ELR Software produces a range of computer programs designed by speech pathologists for speech, language & literacy intervention. Our programs may be used interactively within therapy sessions, to increase efficiency in service delivery, and to improve access to the Internet for people with special needs. We are also available as consultants to clinicians and research projects in the fields of literacy and accessibility issues associated with the Internet.
The aim of this newsletter is to inform you of developments and changes to our major products eLr (Extra Language Resources), Rude Readers, Word Meanings and EIA (Enhancing Internet Access). We welcome the opportunity for feedback and questions, and will be pleased to consider including reader contributions and announcements.
This Newsletter (and previous editions) is available online at www.elr.com.au/news and an email version is sent monthly to members of our mailing list (See Subscribing/Unsubscribing).
In this issue -
A total of 176 new tasks have been added to Syntactic Processing. The tasks are in two new sub sections - "Subject-Verb", and "Subject-Verb-Indirect Object-Object" sentences. Two models have been used, "Typing with words" and "Typing with phrases". These are both word based activities. "Typing with phrases" is the easier task as it requires the client to rearrange phrases to make a sentence. "Typing with words" involves rearranging each word to make a sentence.
The "Subject-Verb-Indirect Object-Object" sentences may be a challenging concept. We have provided material within these new tasks which will make it easier for the client to understand how such sentences relate to the more direct form of the sentence. A brief review of Direct and Indirect Objects will highlight what we mean by this.
A Direct Object is the person or thing that is acted on by the subject. Asking "who" or "what" after the verb indentifies the object. So in the sentence "The boy hit the ball", we could ask "The boy hit .... what", and the answer is "the ball", so "the ball" is the Direct Object.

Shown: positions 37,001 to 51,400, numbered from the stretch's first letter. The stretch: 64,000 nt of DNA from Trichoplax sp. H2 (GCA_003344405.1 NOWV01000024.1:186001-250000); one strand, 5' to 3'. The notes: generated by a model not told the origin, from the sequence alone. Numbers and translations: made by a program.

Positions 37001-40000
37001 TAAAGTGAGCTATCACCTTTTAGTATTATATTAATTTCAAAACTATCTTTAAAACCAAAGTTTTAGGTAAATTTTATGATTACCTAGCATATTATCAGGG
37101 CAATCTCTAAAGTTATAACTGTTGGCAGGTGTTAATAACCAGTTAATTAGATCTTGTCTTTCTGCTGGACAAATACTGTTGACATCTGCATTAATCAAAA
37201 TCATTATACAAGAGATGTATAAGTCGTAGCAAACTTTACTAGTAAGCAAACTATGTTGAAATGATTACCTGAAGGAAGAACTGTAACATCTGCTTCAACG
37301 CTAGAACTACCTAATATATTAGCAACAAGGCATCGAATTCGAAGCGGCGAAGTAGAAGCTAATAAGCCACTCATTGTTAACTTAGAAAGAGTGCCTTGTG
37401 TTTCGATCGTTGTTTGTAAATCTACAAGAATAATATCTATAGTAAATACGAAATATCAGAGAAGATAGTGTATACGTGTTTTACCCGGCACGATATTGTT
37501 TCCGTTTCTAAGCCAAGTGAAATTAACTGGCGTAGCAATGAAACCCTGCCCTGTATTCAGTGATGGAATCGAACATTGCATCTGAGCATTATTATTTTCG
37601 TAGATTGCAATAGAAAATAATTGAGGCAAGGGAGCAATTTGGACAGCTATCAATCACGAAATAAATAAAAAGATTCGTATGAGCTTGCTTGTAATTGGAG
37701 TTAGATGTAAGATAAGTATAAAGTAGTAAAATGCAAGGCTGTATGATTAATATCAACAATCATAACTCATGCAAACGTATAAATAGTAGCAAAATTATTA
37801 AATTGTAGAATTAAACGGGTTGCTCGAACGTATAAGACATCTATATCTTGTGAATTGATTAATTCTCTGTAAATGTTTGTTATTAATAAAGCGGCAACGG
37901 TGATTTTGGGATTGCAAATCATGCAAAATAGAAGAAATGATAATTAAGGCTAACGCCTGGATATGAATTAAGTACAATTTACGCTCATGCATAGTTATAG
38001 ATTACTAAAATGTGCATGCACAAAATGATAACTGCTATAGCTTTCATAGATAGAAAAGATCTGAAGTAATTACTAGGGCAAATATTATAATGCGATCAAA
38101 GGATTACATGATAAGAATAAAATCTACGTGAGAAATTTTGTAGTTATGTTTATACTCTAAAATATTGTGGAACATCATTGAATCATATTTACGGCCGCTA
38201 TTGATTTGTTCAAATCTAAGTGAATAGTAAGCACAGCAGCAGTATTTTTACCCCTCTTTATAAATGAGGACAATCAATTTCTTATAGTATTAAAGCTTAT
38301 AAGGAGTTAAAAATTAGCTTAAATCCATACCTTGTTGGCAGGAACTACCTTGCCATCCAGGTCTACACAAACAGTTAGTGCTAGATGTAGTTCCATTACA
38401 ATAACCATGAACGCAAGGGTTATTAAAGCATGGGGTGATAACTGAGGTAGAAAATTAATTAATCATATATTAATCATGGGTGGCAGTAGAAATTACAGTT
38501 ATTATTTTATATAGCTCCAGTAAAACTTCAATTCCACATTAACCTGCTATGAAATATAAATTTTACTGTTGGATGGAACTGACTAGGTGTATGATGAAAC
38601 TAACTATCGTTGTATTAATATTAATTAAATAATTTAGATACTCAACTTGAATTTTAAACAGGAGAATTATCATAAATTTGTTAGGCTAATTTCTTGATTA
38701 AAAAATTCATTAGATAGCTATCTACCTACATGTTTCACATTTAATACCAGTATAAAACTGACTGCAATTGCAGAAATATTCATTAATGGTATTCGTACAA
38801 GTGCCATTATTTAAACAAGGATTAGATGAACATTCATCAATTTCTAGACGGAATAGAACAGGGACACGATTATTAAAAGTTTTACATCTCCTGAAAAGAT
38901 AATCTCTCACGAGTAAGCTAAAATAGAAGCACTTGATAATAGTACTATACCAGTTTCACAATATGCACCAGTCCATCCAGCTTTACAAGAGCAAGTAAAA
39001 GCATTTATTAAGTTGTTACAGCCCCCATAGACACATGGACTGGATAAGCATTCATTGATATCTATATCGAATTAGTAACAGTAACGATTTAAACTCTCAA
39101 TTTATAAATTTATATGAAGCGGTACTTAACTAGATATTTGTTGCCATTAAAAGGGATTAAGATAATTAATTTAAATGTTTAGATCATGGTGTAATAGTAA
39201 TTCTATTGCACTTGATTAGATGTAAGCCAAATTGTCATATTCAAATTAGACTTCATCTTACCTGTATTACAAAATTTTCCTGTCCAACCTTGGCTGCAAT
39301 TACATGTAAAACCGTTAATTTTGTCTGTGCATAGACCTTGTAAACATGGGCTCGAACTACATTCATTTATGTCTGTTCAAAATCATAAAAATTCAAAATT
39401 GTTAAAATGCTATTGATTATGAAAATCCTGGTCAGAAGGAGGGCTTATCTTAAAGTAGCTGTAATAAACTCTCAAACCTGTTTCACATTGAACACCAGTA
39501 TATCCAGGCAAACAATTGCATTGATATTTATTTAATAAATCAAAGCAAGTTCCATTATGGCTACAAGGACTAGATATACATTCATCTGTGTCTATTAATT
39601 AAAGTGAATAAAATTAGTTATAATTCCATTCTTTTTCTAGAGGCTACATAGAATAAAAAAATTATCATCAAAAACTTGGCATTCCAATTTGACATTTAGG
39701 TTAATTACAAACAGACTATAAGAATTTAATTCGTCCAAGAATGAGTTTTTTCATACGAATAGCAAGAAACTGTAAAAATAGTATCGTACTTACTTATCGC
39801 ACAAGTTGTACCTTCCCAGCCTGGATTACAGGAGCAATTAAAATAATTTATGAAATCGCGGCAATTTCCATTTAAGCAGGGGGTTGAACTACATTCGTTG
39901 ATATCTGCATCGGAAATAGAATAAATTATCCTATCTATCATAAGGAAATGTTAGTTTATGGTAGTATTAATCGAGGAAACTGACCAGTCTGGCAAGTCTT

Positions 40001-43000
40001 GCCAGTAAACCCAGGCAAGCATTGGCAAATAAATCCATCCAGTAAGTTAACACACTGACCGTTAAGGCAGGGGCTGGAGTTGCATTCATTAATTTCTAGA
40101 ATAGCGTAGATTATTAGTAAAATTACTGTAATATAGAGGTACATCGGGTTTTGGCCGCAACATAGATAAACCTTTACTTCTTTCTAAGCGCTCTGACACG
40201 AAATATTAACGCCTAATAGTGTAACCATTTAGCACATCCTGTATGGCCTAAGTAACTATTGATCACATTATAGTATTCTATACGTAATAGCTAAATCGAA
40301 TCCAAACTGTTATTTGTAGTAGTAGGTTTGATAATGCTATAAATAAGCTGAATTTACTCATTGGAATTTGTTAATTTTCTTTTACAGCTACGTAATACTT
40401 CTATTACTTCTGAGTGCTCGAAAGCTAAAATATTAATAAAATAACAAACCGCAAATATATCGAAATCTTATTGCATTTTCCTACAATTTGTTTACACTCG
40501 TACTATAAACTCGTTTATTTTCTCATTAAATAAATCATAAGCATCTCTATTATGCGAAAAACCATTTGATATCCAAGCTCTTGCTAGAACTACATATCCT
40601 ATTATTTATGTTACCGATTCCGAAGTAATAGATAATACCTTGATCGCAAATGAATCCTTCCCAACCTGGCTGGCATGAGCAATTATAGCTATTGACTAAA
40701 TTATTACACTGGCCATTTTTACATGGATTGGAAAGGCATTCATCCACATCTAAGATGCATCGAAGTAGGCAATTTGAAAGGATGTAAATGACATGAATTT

An Indirect Object occurs between the verb and the Direct Object. It refers to the person or thing that is secondarily affected by the action of the verb. You can identify an Indirect Object by seeing if you can insert "to" or "for" in front of the word. An example would make this clearer.In the sentence "Mum gave me a drink."
Within these tasks we have encouraged the client to make two sentences - one using the "to"/"for", and the other without using "to/for". In this way, the client is able to use the Indirect Object, and then rearrange the words so that it is no longer a sentence with an Indirect Object.
You can give this cut-down version of The Three Little Pigs (Volume 2) to anyone (maybe not hard-core vegetarians) without fearing rude bits. The wolf and pigs keep their traditional lines "I will huff. And I'll puff. And I'll blow your house down." and "No, No! By the hair of my chinny chin chin". Meanwhile the child sees and hears how the verb tenses switch from present to past. Ordinal terms are slipped into the simple text - first, second, third and matched with the illustrations of Pig 1, Pig 2 and Pig 3 who wear numbered T-Shirts to match their house doors. And it starts with "Once upon a time."
ELR has a number of free or evaluation files available for downloading directly from our website. Please see www.elr.com.au/downloads.htm for specific details. For other supporting materials and documents available for free download, please see www.elr.com.au/support.htm.
We will have a display at this one day conference at the Darebin Arts Centre
We will be providing workshops on eLr.
We will have a display at this conference
We will have a stand/display at this conference
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